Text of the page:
Flashcards in PSYCH - Depression & medical illness Deck (15):
What is major depression?
- 4 features
Abnormal sadness or clinical depression
– PERSISTENT lowering of the mood
–interfere with the person’s ability to function (socially and in work or study or other duties)
–and/or leads to substantial distress
–at least 2 weeks lowered mood for most of the day on most days the minimum duration (DSM-IV and ICD-10)
2 melancholic features of major depression
–Anhedonia: loss of pleasure or reactivity in almost all activities
–Worse in morning; Early morning wakening (2hrs or more); psychomotor retardation/agitation, significant weight loss/anorexia, excessive guilt, distinct quality to depressed mood
What lab findings are associated with major depression?
- Dexamethasone nonsuppression
- elevated cortisol
- alterations of sleep EEG profiles, (tyramine challenge tests)
- asymmetry on dichotic listening tests)
9 questions to elicit symptoms of major depression & its scoring system
1. Low energy?
2. Loss of interest?
3. Lost confidence in yourself?
4. Felt hopeless? (If ‘YES’ to any ONE of the above, go on to:)
5. Unable to concentrate?
6. Lost weight? (due to poor appetite)
7. Early waking?
8. Felt slowed up?
9. Felt worse in mornings?
1 point for each positive answer.
Score of greater than 3 suggests Major Depression
Discuss the DSM-IV criteria for major depressive episode
- criteria for positive result
- chronology of symptoms
- 9 symptoms
At least 5 of the following symptoms (must include either 1. or 2.)
Symptoms present on most days for most of the day, over at least 2 weeks
1. Depressed mood
2.Markedly diminished interest or pleasure in all or most activities
3.Significant weight/appetite loss or gain,
4.Insomnia or hypersomnia
5.Psychomotor agitation or retardation
6.Fatigue or loss of energy
7.Feeling worthless or excessively guilty
8.Diminished concentration or ability to think clearly
9.Recurrent thoughts of death (not just fear of dying), suicidal ideas or plans
How (not what) do you perform a mental state examination?
•Begins when the patient enters the room
•Concludes when the patient leaves the room
•Objective and empathic
•Process intermingles with history taking
•Passive observation, active exploration
•Equivalent in psychiatry to the physical examination in internal medicine and surgery
(5) Similarities & (2) differences b/w MSE & physical examination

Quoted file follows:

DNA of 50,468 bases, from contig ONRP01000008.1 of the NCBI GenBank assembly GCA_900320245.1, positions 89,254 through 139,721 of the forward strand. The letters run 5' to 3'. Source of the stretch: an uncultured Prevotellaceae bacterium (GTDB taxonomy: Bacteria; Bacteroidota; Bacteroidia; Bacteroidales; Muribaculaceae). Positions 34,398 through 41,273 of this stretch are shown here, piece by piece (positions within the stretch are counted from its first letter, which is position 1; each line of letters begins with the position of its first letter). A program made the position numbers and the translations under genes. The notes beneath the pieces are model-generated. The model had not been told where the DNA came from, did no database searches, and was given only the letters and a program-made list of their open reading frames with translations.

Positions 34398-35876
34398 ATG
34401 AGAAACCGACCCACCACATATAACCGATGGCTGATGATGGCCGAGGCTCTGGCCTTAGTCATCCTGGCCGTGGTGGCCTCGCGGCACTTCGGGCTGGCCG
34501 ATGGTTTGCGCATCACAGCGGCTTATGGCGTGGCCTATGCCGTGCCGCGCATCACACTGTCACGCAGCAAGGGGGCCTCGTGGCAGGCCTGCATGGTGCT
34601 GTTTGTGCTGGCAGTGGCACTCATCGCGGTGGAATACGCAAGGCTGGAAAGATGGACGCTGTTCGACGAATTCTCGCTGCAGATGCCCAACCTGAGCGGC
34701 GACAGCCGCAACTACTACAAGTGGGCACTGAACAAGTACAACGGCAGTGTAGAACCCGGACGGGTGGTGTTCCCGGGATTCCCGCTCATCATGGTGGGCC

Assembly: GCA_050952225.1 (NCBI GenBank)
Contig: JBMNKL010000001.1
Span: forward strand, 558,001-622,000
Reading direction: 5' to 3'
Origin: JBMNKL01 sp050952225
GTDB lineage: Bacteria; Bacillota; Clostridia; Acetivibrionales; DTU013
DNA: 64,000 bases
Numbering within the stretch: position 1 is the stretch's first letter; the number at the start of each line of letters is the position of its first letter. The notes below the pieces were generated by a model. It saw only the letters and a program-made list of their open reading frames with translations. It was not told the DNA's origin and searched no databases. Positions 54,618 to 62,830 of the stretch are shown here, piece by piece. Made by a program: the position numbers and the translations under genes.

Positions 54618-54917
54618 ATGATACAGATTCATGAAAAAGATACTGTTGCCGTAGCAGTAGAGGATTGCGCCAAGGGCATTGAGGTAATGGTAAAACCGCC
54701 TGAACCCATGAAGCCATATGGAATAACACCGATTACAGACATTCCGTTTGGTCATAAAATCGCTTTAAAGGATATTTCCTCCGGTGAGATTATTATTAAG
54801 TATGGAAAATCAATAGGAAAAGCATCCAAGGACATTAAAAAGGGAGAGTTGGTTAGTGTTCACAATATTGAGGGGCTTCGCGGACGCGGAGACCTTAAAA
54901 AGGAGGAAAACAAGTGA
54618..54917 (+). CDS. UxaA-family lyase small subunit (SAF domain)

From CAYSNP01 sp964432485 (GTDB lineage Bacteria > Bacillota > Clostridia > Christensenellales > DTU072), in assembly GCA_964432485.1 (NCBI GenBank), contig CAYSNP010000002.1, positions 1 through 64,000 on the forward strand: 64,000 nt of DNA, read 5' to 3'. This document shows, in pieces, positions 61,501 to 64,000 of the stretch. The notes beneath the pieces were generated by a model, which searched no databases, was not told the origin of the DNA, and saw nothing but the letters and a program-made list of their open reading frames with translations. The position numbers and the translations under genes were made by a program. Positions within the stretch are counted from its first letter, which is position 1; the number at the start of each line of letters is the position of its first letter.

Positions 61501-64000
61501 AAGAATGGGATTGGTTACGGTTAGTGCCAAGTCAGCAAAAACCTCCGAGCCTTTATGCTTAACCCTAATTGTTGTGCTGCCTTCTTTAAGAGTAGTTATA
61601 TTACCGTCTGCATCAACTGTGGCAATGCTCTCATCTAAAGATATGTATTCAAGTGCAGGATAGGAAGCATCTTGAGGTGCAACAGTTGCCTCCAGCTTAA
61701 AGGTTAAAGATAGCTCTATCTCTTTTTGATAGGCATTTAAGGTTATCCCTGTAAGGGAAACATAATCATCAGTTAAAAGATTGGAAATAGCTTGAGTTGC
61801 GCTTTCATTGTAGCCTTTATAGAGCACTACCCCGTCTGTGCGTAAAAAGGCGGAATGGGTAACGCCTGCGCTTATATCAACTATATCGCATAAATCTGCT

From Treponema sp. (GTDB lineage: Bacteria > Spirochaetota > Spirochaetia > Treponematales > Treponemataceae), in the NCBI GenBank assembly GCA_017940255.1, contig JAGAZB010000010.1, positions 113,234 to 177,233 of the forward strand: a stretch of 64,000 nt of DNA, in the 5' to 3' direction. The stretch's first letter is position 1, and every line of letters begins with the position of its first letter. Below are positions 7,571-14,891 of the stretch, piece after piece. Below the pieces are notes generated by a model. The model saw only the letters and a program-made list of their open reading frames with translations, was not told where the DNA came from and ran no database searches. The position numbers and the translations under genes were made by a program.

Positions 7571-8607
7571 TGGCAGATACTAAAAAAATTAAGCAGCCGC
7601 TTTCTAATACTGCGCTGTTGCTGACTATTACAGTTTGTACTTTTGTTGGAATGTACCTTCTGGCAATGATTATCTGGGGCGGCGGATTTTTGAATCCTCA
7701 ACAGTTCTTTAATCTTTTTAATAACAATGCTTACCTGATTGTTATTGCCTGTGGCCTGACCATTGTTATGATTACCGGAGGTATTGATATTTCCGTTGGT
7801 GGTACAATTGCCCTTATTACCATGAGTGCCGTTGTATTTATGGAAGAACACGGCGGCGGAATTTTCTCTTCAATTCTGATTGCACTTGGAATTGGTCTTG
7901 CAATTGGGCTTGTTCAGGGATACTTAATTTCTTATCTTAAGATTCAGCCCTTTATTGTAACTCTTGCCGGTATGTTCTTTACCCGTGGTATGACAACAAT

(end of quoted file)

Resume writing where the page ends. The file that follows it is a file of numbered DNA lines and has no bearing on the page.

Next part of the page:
•Most objective part of the clinical assessment
•Based on clinician’s own direct observations rather than patient’s (or relatives’) report of their symptoms and behaviour
•Occurs at a particular point in time and should be documented as such
•Is reported in a conventional format under headings, in a conventional order of findings, no abnormality is also reported where relevant to the case
•Can be used as part of diagnostic process and also to monitor clinical progress and/or response to treatment
•Occurs throughout the clinical encounter (not at a particular point like the physical examination)
•Some mental state clinical “signs” can be directly observed (eg agitated fidgeting, responding to hallucinations) but some must be inferred from what the patient says in the interview
8 components of mental state examination
2. Behaviour and Attitude to Interview e.g. downcast demeanour furrowed brow, stooped posture, slowed activity, reduced spontaneity of movement and gesture , tearfulness
3. Speech and Language*: e.g. monotone voice, slow responses
4. Mood and Affect: e.g. little modulation of affect, flattened affect if severe
5. Thought Process and Thought Content: e.g. negative and pessimistic themes suicidal ideas or plans, c/o poor concentration, lack of motivation, guilt, burden, hopeless helpless, worthlessness
NOTE: important not to ascribe neurological deficits (*) to MSE
What is major depressive episode an independent risk factor for?
Cardiovascular risk of mental illness
- (3) direct effects
- (4) indirect effects
–Equivalent to smoking, raised cholesterol or hypertension
–Evidence that it impacts of recovery
–Increased risk further heart related incidents, AMI, and sudden death
-Changes in cortisol
-Increased platelet aggregation
-Heart rate variability
- Reduced motivation
- Increased smoking
- Poor adherence to diet, exercise
Describe the complex causal directions of psychiatric disorders and medical conditions
•Medical conditions can cause symptoms of Major Depression and Anxiety Disorders
•Substance Abuse can directly lead to medical conditions
•Mood and Anxiety Disorders can present with physical symptoms resembling medical conditions (eg Panic Attacks may resemble cardiac event)
Describe major depression in the physically ill
•Just because its understandable doesn’t mean it shouldn’t be treated
•Yet diagnostic framework less helpful
•Harder to interpret symptoms in a severely medically ill inpatient
–Anorexia, weight loss, insomnia, fatigue, reduced concentration
–may be due to physical illness and unfamiliar hospital environment
What are some medical conditions associated with depression symptoms
•Delirium in apathetic form
•Vitamin B group deficiencies
- Cognitive symptoms
- physical symptoms
- behavioural symptoms
•Diffuse, unpleasant, vague sense of apprehension
•Adaptive: fight or flight
Cognitive Sx: fear, embarrassment, impending doom, doubt. Panic attacks, generalised anxiety disorder
Physical Sx: increased HR, RR, tremor, sweating
Behavioural Sx: avoidance